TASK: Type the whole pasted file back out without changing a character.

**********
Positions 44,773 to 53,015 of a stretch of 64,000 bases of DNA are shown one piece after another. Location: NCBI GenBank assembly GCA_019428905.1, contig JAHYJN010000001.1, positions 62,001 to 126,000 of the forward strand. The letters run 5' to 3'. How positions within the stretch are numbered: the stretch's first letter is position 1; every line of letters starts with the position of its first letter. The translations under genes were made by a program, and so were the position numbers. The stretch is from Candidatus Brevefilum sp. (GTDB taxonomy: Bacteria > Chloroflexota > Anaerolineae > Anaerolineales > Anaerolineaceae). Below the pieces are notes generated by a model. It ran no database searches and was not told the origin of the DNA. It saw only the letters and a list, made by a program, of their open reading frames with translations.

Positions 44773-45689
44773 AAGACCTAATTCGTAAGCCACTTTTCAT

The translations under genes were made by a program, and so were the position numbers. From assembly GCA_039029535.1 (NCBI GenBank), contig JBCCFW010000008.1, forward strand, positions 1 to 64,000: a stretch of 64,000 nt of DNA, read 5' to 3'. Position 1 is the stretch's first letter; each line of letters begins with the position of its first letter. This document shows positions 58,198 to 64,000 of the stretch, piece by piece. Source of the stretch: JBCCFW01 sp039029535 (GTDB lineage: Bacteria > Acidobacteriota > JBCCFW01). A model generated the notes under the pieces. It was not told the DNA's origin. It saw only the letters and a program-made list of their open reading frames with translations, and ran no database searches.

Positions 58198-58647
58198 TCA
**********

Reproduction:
Positions 44,773 to 53,015 of a stretch of 64,000 bases of DNA are shown one piece after another. Location: NCBI GenBank assembly GCA_019428905.1, contig JAHYJN010000001.1, positions 62,001 to 126,000 of the forward strand. The letters run 5' to 3'. How positions within the stretch are numbered: the stretch's first letter is position 1; every line of letters starts with the position of its first letter. The translations under genes were made by a program, and so were the position numbers. The stretch is from Candidatus Brevefilum sp. (GTDB taxonomy: Bacteria > Chloroflexota > Anaerolineae > Anaerolineales > Anaerolineaceae). Below the pieces are notes generated by a model. It ran no database searches and was not told the origin of the DNA. It saw only the letters and a list, made by a program, of their open reading frames with translations.

Positions 44773-45689
44773 AAGACCTAATTCGTAAGCCACTTTTCAT

The translations under genes were made by a program, and so were the position numbers. From assembly GCA_039029535.1 (NCBI GenBank), contig JBCCFW010000008.1, forward strand, positions 1 to 64,000: a stretch of 64,000 nt of DNA, read 5' to 3'. Position 1 is the stretch's first letter; each line of letters begins with the position of its first letter. This document shows positions 58,198 to 64,000 of the stretch, piece by piece. Source of the stretch: JBCCFW01 sp039029535 (GTDB lineage: Bacteria > Acidobacteriota > JBCCFW01). A model generated the notes under the pieces. It was not told the DNA's origin. It saw only the letters and a program-made list of their open reading frames with translations, and ran no database searches.

Positions 58198-58647
58198 TCA